UK Politics

Clegg's meteoric rise to the world stage

Nick Clegg addressing the UN
Image caption Mr Clegg is to call for a "radical overhaul" of the UN

Nick Clegg was in the middle of a set-piece TV interview with a US broadcaster when his staff got the call from the UN protocol department - he could speak to world leaders in 20 minutes time, instead of his alloted slot in the middle of the afternoon.

So the UK's deputy prime minister was ushered swiftly through the thicket of UN and State Department security to the podium of the General Assembly.

All in a day's work when you are representing Britain on the world stage.

Seasoned Whitehall observers point out that a year ago, Nick Clegg probably never imagined that he would be the number two in a coalition government speaking in front of the United Nations.

Unlike Foreign Secretary William Hague, who has had several years to prepare, Mr Clegg has had a stratospheric rise.

Only yesterday he was lunching with the US Vice President Joe Biden at the White House, discussing everything from Afghanistan to Sudan

And now, standing in for Prime Minister David Cameron - who was expected to be on paternity leave this week - Nick Clegg told the global audience that the new government would restore Britain's international reputation by pursuing a hard-headed foreign policy based on liberal values.

Mr Clegg's veiled reference to Iraq did not go unnoticed at the UN - his party opposed the US-led invasion, and in his personal view it was illegal.

'No more nation-building'

"In recent years we have learned - in some cases the hard way - that freedom cannot be created by diktat. Freedom cannot be commanded into existence," said.

That is being seen here as a signal that the Liberal Democrats do not intend to allow the coalition to embark upon ambitious nation-building projects like the one attempted in Iraq.

And it is also a reminder to the party back home that being part of a coalition with the Conservatives has not diluted Clegg's position on Iraq.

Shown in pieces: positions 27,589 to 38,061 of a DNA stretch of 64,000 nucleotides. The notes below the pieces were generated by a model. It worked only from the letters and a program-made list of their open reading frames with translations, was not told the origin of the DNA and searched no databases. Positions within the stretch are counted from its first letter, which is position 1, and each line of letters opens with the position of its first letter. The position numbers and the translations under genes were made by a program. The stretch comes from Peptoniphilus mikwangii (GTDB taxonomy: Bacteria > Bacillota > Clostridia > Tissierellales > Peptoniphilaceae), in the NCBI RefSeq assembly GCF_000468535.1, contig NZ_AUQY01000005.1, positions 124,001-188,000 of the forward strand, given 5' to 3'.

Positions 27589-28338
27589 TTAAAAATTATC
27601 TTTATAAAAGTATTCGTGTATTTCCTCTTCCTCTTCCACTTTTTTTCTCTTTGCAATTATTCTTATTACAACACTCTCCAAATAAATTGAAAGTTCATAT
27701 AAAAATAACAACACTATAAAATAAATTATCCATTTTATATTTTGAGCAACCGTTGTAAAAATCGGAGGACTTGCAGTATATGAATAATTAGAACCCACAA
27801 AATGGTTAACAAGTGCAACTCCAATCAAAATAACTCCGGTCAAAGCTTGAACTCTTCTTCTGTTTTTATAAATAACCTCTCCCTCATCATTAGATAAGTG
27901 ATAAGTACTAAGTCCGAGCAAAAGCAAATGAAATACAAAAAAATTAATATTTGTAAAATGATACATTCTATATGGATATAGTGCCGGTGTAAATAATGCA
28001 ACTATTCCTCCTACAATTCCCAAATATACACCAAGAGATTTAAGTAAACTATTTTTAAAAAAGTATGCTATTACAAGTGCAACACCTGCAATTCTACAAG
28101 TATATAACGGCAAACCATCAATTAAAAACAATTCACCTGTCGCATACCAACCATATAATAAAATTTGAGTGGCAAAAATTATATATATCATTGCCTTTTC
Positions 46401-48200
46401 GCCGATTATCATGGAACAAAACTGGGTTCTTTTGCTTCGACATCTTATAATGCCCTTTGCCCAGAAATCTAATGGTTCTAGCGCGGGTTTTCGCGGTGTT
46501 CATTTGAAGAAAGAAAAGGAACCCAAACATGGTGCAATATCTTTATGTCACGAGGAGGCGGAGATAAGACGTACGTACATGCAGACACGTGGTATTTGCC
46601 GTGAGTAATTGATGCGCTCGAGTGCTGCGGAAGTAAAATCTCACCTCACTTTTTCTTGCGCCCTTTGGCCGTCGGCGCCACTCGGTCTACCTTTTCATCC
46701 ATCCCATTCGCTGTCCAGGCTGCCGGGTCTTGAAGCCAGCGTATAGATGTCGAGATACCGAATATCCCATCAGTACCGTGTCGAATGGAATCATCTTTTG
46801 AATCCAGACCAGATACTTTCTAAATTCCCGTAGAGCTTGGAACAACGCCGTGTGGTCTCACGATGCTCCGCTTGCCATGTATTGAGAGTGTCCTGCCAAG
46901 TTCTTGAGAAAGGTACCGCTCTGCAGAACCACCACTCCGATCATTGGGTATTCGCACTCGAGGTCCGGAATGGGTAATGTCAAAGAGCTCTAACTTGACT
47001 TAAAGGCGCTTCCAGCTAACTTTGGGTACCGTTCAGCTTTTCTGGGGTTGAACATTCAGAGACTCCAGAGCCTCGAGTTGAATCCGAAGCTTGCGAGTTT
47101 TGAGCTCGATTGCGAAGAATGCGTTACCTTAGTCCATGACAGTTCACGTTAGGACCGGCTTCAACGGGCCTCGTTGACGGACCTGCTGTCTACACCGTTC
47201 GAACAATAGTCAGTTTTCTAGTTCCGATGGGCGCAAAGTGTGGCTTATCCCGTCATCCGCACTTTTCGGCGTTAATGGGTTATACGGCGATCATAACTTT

One UN official noted that on Middle East policy, the coalition government is no longer in "lock step" with the US, something which came through in statements issued after the Gaza Flotilla incident.

A Whitehall observer says for the first time in years, there is a change in the way foreign policy is made. The Foreign Office is being asked to generate ideas, rather than implementing Number 10's directives.

In part all this is a function of the fact that this is a coalition - no one party or individual can define foreign policy - but it also gives Nick Clegg a role that previous deputy prime ministers have not had.

There is a sense here that both Conservative and Liberal Democrat ministers are supportive of the UN. The overseas aid budget has already been ringfenced.

And it seems as though in the forthcoming spending review, an argument will be made that the Foreign Office has lost 10% of its budget in real terms due to the lower value of the pound, and should not face harsh cuts.

But Nick Clegg did call for a radical overhaul of the UN - arguing that a redrawing of the map of power means the current structure is out of date.

Britain's new government wants to see the United Nations Security Council reformed to reflect the emerging powers.

The UK is one of the five permanent members of the UN's most powerful body which can authorise war and make peace, and has the power to veto decisions.

Britain is the fourth-largest contributor to the UN's core budget. Mr Clegg wants to see permanent seats for Brazil, India, Germany and Japan, plus representation for Africa. No mention of Britain giving up its permanent membership in favour of a European seat, observed one UN official.

Mr Clegg returns to Britain after a high profile week - addressing his party conference in Liverpool and standing in for the prime minister abroad.

One US TV interviewer wondered if the experience of Liberal Democrats and Conservatives working together might have lessons for this country, where Democrats and Republicans are at loggerheads.

As Nick Clegg readily acknowledges, ultimately, the coalition will be judged on whether or not its spending cuts work.

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